Almost a year ago, in July 2020, our calls for the government to urgently upgrade the guidelines to protect health workers from airborne SARS-CoV-2 fell on deaf ears.
The existing guidelines said health providers working around COVID-19 patients should wear a surgical mask. It restricted use of the more protective P2 or N95 masks, which stop airborne particles getting through, to very limited scenarios. These involved “aerosol-generating procedures”, such as inserting a breathing tube. This was expanded slightly in August 2020 but still left most health workers without access to P2/N95 masks.
More than 4,000 Australian health workers were infected by COVID-19 during the Victorian second wave. Health authorities denied the importance of airborne transmission and blamed clinical staff for “poor habits” and “apathy”. Health workers expressed despair and a sense of abandonment, cataloguing the opposition they faced to get adequate protection against COVID-19.
Last week, 15 months after the COVID-19 pandemic was declared, the Australian guidelines on personal protective equipment (PPE) for health workers, including masks, were finally revised.
What do the new guidelines say?
The new guidelines expand the range of situations in which P2/N95 masks should be available to staff – essentially anywhere where COVID-19-infected people are expected to be – and remove all references to “aerosol-generating procedures”.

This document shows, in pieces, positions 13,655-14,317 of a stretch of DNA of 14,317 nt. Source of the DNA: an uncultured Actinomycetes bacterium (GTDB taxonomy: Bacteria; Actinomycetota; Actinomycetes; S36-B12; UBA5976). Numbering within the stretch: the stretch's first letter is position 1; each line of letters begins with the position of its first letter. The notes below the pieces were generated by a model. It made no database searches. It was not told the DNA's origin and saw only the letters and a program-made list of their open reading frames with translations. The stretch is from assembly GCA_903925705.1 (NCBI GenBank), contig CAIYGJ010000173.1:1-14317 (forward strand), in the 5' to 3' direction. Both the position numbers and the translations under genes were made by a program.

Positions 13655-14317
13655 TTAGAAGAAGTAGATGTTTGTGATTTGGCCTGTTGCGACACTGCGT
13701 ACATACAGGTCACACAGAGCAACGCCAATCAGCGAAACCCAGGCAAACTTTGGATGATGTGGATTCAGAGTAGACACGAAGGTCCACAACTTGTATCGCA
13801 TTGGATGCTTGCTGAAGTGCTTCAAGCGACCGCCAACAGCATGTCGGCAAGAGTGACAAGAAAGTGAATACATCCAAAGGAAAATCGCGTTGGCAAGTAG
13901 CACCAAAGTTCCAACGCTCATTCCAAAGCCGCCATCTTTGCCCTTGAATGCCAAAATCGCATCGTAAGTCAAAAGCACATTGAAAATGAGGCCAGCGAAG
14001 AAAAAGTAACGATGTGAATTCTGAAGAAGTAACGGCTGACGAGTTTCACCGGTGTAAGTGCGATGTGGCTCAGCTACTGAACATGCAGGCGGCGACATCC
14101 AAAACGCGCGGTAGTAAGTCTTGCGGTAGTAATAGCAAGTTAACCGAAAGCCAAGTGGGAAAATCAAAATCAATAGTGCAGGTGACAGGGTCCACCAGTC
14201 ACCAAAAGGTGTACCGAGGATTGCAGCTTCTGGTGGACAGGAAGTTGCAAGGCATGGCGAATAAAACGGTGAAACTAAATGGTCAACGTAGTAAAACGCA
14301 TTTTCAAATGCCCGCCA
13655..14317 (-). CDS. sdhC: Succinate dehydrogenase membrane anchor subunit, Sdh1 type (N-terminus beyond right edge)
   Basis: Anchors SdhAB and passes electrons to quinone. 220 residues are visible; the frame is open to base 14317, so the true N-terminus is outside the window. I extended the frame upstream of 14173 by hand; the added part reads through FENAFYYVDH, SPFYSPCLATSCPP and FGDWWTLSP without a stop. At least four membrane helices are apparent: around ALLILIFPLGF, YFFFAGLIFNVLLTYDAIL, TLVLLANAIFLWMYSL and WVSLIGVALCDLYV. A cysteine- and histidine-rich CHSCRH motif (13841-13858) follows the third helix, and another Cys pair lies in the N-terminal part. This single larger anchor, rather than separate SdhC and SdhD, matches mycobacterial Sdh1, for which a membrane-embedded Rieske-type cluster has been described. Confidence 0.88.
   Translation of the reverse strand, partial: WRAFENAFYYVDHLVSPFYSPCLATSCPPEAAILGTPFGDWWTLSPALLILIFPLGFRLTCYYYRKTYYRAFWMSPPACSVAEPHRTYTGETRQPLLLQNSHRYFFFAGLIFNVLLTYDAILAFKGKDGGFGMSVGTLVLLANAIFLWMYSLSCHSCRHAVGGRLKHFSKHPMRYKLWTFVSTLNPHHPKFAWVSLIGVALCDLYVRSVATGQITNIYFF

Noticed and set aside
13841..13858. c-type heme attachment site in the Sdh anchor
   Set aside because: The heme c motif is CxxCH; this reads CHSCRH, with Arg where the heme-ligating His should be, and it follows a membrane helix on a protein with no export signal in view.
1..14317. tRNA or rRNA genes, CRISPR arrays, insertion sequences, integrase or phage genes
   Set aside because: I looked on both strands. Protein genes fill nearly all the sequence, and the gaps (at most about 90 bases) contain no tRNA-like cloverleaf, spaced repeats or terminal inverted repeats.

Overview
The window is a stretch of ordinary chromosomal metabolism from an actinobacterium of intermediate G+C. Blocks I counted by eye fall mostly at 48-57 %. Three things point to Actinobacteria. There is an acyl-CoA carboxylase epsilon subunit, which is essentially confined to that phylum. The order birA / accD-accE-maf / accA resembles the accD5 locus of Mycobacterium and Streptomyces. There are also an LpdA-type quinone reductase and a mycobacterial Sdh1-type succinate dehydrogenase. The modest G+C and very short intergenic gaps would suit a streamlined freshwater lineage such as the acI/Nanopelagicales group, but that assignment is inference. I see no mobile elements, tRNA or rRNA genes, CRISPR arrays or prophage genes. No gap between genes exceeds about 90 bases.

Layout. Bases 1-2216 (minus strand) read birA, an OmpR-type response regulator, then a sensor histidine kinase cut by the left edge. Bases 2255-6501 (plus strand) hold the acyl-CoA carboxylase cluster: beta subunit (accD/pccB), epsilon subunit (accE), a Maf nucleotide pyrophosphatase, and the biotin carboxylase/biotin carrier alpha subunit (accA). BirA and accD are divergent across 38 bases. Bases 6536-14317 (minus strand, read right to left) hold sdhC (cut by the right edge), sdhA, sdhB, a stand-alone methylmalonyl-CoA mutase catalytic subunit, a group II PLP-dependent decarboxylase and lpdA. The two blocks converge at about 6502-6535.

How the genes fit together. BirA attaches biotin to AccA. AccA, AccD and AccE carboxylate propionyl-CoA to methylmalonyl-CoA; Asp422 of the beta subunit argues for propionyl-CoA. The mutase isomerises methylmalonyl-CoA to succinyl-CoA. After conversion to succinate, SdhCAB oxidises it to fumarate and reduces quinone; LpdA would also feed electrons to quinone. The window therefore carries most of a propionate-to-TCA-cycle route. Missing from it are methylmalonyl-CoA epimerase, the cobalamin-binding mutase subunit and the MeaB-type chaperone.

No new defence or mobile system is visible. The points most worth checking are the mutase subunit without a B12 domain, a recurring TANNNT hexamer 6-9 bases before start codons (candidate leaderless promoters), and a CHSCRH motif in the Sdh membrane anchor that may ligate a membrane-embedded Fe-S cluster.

This recognises that breathing, speaking, sneezing and coughing all generate aerosols which can accumulate in indoor spaces, posing a higher risk than “aerosol-generating procedures”.
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“Fit testing” is an annual procedure that should be done for all workers wearing a P2/N95 mask or higher grade respirator, to ensure air can’t leak around the edges.
But this was previously denied to many Australian health workers.
The new guidelines unequivocally state fit-tested P2/N95 masks are required for all staff managing patients with suspected or confirmed COVID-19. This means health workers can finally receive similar levels of respiratory protection to workers on mining and construction sites.
The new guidelines leave ambiguity around which workplaces are within the scope by stating that health care:
may include hospitals, non-inpatient settings, managed quarantine, residential care facilities, COVID-19 testing clinics, in-home care and other environments where clinical care is provided.
The guidelines also allow employers to decide what comprises a high risk and what doesn’t, allowing more wiggle room to deny workers a P2/N95 mask.
N95 masks (top) protect against airborne transmission, while surgical masks (bottom) don’t. Photo: Shutterstock
The guidelines say when a suitable P2/N95 mask can’t be used, a re-usable respirator (powered air purifying respirators, or PAPRs) should be considered.
But the guideline’s claim that a PAPR may not provide any additional protection compared to a “well-sealed” disposable P2/N95 mask, is not accurate. In fact, re-usable respirators such as PAPRs afford a higher level of protection than disposable N95 masks.
The new guidelines should also apply to workers in hotel quarantine – both health care and non-clinical staff. This will help strengthen our biosecurity, as long as they’re interpreted in the most precautionary way.